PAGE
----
Page last updated at 16:31 GMT, Thursday, 18 September 2008 17:31 UK

Prescott: Disunity kills parties

John Prescott
John Prescott was Tony Blair's deputy prime minister

Former deputy Labour leader John Prescott has said the party should get behind Gordon Brown - warning that "disunity kills" political parties.

Mr Prescott told the BBC people were worried about their jobs and quality of life - and all they heard from Labour were questions about the leadership.

He said that Gordon Brown was "the best man for that job" at a time of global crisis, adding "get behind your man".

Mr Prescott's comments come ahead of Labour's party conference.

FROM THE TODAY PROGRAMME

Mr Prescott told Radio 4's Today: "The public is listening to Labour - all it hears it talking about is leadership.

"For God's sake, they are worried about their jobs, they are worried about the future. They want somebody who can handle global problems, and Gordon Brown is that man."

He said: "Disunity kills parties, whether it's Tories or Labour, and after 10 years it's amazing that we should be allowing a climate of opinion to undermine the kind of confidence in our party as to the role of a Labour Government.

"I think if there's disunity, any party, all parties lose - the evidence is absolutely clear."

Upbeat message

Mr Brown has sought to strike an upbeat note ahead of the conference in Manchester, writing in a policy document aimed at MPs and party members that "our ambitions for Britain run high".

In the document - entitled Winning the Fight For Britain's Future - Mr Brown warns against "talking Britain down all the time" and hits back at Tory leader David Cameron's claim that society is "broken".


I did not leak my name to the media... the general secretary or whoever leaked my name to the media

Barry Gardiner
Rebel Labour MP

He urges the party to be "proud but not satisfied" about its record in government and to "continue the work of reform".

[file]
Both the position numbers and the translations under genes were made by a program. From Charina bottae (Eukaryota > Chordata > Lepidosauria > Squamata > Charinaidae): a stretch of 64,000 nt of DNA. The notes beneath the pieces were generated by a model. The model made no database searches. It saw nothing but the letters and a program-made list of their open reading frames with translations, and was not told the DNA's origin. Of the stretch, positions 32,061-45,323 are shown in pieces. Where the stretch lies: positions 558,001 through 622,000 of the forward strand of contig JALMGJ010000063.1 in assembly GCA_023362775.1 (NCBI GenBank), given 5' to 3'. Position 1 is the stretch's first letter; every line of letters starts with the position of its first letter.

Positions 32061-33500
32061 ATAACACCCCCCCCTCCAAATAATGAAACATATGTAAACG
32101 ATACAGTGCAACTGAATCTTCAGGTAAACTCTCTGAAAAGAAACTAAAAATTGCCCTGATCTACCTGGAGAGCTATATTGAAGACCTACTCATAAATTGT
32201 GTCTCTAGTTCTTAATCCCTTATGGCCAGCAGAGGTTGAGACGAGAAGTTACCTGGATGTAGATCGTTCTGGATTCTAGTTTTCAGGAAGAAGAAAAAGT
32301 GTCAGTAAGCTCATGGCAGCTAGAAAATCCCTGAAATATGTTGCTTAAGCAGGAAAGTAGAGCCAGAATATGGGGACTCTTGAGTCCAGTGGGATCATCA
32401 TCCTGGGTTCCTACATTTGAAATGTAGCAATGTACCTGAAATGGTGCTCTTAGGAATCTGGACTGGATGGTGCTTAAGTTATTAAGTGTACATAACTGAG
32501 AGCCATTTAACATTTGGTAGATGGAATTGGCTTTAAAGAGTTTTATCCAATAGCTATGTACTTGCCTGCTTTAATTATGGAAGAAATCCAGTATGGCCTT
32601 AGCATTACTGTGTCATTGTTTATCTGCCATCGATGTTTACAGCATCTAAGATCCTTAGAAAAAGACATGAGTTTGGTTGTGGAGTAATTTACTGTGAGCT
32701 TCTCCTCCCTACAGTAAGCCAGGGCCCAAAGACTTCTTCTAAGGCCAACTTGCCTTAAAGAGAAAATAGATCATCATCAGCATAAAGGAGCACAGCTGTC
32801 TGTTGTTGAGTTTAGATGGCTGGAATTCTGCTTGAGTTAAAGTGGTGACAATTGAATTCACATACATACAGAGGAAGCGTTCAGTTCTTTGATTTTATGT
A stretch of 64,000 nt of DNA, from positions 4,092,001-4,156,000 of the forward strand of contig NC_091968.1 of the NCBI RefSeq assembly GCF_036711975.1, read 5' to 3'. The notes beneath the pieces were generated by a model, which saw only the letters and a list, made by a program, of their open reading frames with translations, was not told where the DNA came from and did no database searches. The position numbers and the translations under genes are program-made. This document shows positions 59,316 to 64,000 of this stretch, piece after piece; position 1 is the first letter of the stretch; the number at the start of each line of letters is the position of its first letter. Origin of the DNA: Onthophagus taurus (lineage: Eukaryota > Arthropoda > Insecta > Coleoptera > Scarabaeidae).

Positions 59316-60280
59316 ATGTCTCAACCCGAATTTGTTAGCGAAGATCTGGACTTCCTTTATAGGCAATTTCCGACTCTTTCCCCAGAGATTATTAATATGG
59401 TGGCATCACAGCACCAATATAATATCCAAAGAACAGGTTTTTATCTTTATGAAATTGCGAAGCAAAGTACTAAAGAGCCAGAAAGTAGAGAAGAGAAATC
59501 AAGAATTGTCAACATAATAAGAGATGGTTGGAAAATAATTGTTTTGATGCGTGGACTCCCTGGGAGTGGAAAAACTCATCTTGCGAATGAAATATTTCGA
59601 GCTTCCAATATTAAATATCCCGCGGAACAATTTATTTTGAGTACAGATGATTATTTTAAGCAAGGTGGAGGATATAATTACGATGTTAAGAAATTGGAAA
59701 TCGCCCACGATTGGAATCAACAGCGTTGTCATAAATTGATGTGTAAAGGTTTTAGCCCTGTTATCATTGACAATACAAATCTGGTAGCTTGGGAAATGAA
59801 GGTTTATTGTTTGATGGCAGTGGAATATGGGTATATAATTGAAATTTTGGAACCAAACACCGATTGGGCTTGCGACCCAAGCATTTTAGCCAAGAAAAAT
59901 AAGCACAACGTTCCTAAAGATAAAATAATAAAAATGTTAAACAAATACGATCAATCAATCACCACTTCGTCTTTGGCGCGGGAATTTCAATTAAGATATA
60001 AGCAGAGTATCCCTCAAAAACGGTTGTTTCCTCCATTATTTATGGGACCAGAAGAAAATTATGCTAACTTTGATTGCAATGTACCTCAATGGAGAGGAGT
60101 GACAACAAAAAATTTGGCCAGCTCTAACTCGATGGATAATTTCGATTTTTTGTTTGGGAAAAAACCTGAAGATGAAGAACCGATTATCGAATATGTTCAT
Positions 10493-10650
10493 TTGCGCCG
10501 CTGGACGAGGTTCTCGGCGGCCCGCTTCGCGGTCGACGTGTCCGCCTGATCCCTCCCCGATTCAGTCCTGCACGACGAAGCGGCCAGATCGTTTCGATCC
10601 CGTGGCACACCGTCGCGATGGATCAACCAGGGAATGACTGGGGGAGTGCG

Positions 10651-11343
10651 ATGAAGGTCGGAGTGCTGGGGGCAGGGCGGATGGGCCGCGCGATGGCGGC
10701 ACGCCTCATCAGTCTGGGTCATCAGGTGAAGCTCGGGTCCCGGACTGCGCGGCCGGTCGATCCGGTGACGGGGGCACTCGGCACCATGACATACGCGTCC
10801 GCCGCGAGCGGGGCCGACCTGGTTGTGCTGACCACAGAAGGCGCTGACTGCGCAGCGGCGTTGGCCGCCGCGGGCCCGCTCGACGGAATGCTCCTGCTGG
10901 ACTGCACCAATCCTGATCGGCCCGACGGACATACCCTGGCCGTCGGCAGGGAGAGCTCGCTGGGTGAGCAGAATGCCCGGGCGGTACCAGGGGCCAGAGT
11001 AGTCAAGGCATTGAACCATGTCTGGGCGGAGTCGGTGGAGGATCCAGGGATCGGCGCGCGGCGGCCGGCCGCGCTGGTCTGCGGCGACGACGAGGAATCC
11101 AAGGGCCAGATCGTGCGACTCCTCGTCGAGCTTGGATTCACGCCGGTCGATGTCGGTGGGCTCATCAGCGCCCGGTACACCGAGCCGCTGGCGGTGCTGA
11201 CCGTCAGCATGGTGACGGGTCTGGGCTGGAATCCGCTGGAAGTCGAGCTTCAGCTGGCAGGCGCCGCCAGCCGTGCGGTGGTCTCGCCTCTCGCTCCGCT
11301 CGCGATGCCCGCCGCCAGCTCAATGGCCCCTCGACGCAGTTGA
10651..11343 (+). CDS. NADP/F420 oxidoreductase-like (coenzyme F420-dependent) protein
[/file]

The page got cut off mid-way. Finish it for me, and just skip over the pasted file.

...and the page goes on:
But questions about his leadership continue and look set to dominate the opening of the conference on Saturday.

It is seen as a big test for Mr Brown as he seeks to reassert his authority over the party following a series of poor election and opinion poll figures.

About a dozen Labour MPs have called for a leadership challenge to Mr Brown - including Scotland Office minister David Cairns who resigned earlier this week.

Leak accusation

Three other government figures have lost their position after protesting at Mr Brown's performance - forestry envoy Barry Gardiner, junior whip Siobhain McDonagh and party vice-chair Joan Ryan.

Mr Gardiner suggested to BBC Radio 4's The World At One that his name had been leaked to the media by Labour Party officials or even general secretary Ray Collins, angered at his call for nomination papers.

He said: "I did not leak my name to the media... the general secretary - or whoever - leaked my name to the media."

But he said he did not regret speaking out against Mr Brown, adding: "Many, many other people feel as I do that there has been a failure of judgment, there has been a failure of leadership."

Left wing Labour MP, Alan Simpson, has meanwhile said Labour's Manchester conference will be Mr Brown's last as prime minister.

In an article to be published on Saturday morning, he says Mr Brown is "like Damien Hirst, trapped in formaldehyde, he lacks the qualities needed for a bold leap that would free him from his own goo".

Poll findings

Alastair Campbell, who was Tony Blair's press spokesman in Downing Street, has told the BBC that rebel MPs should "stop behaving like commentators, understand that they're in a political battle".

"I'm not pretending that with the economy as it is and with global conditions as they are, that that is good for the party of government," he told 5 Live.

"But I'd rather have Alistair Darling there, and I'd rather have Gordon Brown there, than Cameron and Osborne, about whom frankly the public know absolutely nothing."

The debate over Mr Brown's position comes amid continuing reports that some in the cabinet are unhappy with Mr Brown's performance, and as a new opinion poll suggested the Conservative lead was growing.

The Ipsos MORI survey put the Tories, among those certain to vote, on 52% - up four on last month - with Labour unchanged on 24% and the Liberal Democrats down four to 12%.

Among the public in general - not just those certain to vote - the Conservatives were on 45%, Labour 29% and the Lib Dems on 14%. Ipsos MORI questioned 1,017 British adults between September 12 and 14.




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